In Memoriam: Norman Pfeiffer, FAiA

August 23, 2023
We are sad to announce that Norman Pfeiffer, FAIA, (1940-2023) passed away August 23, 2023, after a brief illness. His distinguished architectural career spanned 57 years, starting in 1965 when he entered into a partnership with Hugh Hardy and Malcolm Holzman, establishing Hardy Holzman Pfeiffer Associates (HHPA), a design firm that had tremendous influence on the direction of architectural design in the United States for several decades. He then went on to establish his own firm, Pfeiffer Partners Architects in 2004 (now Pfeiffer—a Perkins Eastman Studio) with offices in downtown Los Angeles and New York City. Rather than develop a singular architectural style, Pfeiffer and his partners felt strongly that buildings should reflect the social, cultural, and physical context in which they were located. Norman’s particular focus throughout his career was on the arts and the public realm, believing that each building should contribute to its community beyond the walls of the building itself. This was evident in the expansion and renovation of Bertram Goodhue’s Los Angeles Central Library and the Colburn School for the Performing Arts, both projects contributing to the revitalization and rebirth of downtown Los Angeles. Norman also felt strongly about the nation’s historic structures, believing that not only should they be preserved but also given new life, leading him to take on the renovation and expansion of the iconic Griffith Observatory. Other notable projects include Denver’s Boetcher Concert Hall, the Alaska Performing Arts Center in Anchorage Alaska, and the Hult Center in Eugene, OR.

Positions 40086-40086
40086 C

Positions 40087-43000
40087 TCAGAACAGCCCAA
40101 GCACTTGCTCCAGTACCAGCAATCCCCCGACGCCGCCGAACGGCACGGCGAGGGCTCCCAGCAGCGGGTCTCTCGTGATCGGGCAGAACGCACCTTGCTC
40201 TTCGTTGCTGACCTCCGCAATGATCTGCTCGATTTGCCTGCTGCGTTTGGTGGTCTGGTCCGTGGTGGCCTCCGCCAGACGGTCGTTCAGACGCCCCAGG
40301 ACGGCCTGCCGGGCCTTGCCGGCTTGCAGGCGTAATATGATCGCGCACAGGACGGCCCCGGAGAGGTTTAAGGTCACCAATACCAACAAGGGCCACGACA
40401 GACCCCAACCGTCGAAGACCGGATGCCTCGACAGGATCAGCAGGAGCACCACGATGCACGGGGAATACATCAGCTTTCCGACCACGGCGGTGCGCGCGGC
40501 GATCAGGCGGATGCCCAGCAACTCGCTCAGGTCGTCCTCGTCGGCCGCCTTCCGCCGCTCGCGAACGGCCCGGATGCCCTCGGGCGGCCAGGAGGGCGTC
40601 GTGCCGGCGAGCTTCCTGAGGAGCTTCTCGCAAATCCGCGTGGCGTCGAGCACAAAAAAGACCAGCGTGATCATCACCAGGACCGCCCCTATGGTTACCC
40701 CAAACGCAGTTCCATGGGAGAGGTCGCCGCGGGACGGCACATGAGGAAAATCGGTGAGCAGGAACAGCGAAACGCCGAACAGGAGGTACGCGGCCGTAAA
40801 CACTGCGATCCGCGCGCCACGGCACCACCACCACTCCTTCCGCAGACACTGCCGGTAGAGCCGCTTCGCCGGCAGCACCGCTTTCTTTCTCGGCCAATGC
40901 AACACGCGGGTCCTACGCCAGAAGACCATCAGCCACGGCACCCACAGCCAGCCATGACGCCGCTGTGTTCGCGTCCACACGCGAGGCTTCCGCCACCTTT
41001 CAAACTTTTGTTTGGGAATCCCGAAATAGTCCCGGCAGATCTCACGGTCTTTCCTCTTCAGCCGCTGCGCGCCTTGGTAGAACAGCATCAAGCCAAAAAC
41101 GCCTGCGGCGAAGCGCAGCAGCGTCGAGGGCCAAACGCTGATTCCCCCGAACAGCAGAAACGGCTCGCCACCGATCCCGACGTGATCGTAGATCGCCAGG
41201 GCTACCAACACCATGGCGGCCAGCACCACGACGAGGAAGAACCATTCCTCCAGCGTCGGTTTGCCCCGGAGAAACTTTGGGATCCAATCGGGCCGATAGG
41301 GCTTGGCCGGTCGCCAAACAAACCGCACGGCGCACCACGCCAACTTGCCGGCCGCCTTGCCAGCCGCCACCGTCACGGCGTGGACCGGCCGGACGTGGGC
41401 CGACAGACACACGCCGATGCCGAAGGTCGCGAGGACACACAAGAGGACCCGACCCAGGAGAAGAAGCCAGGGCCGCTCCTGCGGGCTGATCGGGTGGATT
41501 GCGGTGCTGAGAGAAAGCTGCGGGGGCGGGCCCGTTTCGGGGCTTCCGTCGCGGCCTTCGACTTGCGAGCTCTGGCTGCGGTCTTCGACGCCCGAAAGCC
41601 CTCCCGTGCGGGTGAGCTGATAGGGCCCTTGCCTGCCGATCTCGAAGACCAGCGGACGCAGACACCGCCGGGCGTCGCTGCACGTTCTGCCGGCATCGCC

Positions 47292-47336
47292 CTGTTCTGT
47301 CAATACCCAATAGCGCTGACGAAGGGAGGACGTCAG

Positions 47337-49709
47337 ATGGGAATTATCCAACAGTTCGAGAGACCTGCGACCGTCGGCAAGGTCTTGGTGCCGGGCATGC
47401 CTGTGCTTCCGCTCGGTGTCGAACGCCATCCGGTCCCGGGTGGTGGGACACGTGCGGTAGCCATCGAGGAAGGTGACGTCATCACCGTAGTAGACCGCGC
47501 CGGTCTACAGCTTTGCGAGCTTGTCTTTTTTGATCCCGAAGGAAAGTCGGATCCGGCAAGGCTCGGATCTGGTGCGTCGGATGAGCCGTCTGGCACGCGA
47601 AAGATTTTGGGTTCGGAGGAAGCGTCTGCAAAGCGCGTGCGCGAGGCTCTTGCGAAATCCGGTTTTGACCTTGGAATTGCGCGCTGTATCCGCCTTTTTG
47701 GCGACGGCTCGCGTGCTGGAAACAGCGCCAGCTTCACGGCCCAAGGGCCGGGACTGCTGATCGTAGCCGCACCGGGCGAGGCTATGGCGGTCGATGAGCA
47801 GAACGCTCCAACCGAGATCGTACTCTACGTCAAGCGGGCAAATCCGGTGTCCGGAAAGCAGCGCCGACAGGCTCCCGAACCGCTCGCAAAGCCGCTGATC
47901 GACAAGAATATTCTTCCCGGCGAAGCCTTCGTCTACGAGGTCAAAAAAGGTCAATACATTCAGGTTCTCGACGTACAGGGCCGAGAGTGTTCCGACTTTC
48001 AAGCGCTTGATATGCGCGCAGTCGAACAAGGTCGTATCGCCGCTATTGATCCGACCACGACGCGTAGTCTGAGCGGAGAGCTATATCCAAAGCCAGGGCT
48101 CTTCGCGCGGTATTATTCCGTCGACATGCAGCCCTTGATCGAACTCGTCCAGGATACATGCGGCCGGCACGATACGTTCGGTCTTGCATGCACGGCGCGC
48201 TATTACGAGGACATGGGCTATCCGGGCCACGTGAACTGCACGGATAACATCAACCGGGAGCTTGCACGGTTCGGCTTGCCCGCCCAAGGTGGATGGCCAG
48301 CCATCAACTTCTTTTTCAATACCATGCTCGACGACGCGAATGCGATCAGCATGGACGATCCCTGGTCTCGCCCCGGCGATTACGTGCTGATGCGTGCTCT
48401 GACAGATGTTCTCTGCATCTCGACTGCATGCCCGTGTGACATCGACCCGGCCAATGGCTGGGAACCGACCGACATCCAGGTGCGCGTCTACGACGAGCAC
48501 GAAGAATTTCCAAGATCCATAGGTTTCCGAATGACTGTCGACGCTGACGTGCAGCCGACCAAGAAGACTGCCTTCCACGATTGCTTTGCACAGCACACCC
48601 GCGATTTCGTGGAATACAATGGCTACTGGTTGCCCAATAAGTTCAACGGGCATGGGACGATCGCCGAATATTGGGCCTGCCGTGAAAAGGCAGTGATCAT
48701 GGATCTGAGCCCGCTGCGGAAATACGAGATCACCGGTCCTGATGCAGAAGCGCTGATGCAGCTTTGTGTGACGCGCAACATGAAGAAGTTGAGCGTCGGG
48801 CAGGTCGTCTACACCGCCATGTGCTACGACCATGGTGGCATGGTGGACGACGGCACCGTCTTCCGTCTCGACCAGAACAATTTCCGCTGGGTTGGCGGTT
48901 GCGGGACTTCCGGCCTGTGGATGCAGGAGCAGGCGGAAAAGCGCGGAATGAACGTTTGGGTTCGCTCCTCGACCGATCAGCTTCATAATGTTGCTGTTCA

Not one to seek the limelight, Pfeiffer quietly mentored the next generation of architects, designers, and planners who, upon his retirement in 2020, have continued his commitment to collaboration and exploration. Norman graduated cum laude with a Bachelor of Architecture from the University of Washington in 1964 and earned his Master of Architecture at Columbia University. In 1981, Norman was elected to the American Institute of Architects College of Fellows, the youngest member so honored at the time. He was inducted into the Interior Design magazine’s Hall of Fame in 1992 and was named among the TOP 100 Interior Designers and Architects by Architectural Record in 1995. The United States International Theatre Technology’s (USITT) inaugural Distinguished Achievement in Theater Design was awarded to Norman in 2007. A formative mentor for his staff, Norman was an early champion of diversity in hiring as well as supporting women in leadership. Norman is survived by his wife, Patricia, four sons, four grandsons and a brother.